What exactly is it that is changing in the city? West Bengal, the oddly named state on the eastern fringe of the peninsula, was slow to make peace with the market-driven regime that has been steadily dismantling the command economy in India since at least 1989. But the markers of headier times are all in place now, at least in the capital city of the state ruled for close to three decades by a Communist-led coalition. New apartment blocks and flyovers tower over an improbable topography and shopping malls are a maze of high-street brands. The small parking lot at my university department, built for the few sad local cars owned mostly by women lecturers with rich husbands, is spilling over with gleaming Japanese, Korean, and American models; tabloid celebrities from across the nation drop in on speciality stores and multiplexes; fancy restaurants, lounge bars with ethnic themes, and coy night clubs sprout in breathtaking defiance of commercial wisdom; wines take up more shelf space in liquor shops while Subway and Pizza Hut try their blandishments on kebab addicts; more children wear ties to school and more parents talk golf and country clubs; fewer upscale hotels offer discounts out of season; stodgy clerks and timid schoolmasters gamble in stocks and mutual funds; electronic betting, now legal, is the new opium of the working class, as are MTV and dating sites for the young; college celebrations routinely include the models’ runway; software geeks and commodity traders work nights; European designers are sprucing up the old airport and the shabby waterfront; the media are noisier against urban eyesores and political strikes; the greenery and open spaces in the city find corporate keepers to scare away tramps and hookers. A slovenly government billboard outside the airport terminal welcomes guests to a “resurgent” West Bengal. Calcutta, it more than implies, is happening. The city is at last talking money, not talking back to it; and poverty, still too visible, has lost its power to disturb or distract.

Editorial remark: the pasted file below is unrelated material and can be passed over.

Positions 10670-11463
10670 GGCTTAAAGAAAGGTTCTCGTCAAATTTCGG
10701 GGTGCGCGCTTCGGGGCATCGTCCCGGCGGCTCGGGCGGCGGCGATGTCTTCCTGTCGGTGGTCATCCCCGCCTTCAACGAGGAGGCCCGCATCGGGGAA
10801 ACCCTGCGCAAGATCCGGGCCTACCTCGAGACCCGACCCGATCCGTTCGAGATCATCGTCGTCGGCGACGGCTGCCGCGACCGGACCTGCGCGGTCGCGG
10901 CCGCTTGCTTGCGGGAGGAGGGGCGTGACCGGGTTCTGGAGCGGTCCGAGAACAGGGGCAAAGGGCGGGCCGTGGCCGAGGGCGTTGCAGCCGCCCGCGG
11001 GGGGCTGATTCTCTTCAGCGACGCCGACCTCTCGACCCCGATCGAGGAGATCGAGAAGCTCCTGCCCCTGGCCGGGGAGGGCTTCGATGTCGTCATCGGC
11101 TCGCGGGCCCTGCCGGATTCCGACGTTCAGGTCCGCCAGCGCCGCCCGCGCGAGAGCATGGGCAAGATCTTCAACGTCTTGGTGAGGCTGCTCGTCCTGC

A casual visitor, or one returning to the city after several years, will not fail to notice that the city’s skyline is changing. As children, we would go up to the terrace of our old three-storied block of flats on August afternoons to watch the kites fly. Kite flying was big in Calcutta at the end of the monsoons, when the skies were clear and the evenings not as short and depressing as they would soon be from late October. After the vacation for Durga Puja and Diwali, one would switch to cricket and swot for the end-of-the-year tests. But the brief spell from August to October would belong to the knights of swooping tetrahedron and to their aerial tournaments in which glistening strings, coated with powdered glass, would graze and tangle. We would wait for the victory chorus to power through the evening air, and then run to grab the felled kite floating gently down, like a leaf in autumn, before it lodged itself on the wireless antennae rearing up from a neighbouring roof. The diamond-shaped specks would loom high above the trees in the east, beyond the Campbell Hospital grounds, reaching as far as the big railway station in Sealdah. If the wind set in from the east, the flimsy sheets of coloured paper spread on a frame of two intersecting sticks, one straight and the other bent like a bow, would lurch towards the west, and we could spot them against the distant bridge joining the city to the bigger railway terminal across the river in Howrah. The trees are all but gone, and the giant bridge is hidden from view by the concrete mess stretching from one end of Dharmatala Street to the other, right up to the old city centre in Chowringhee.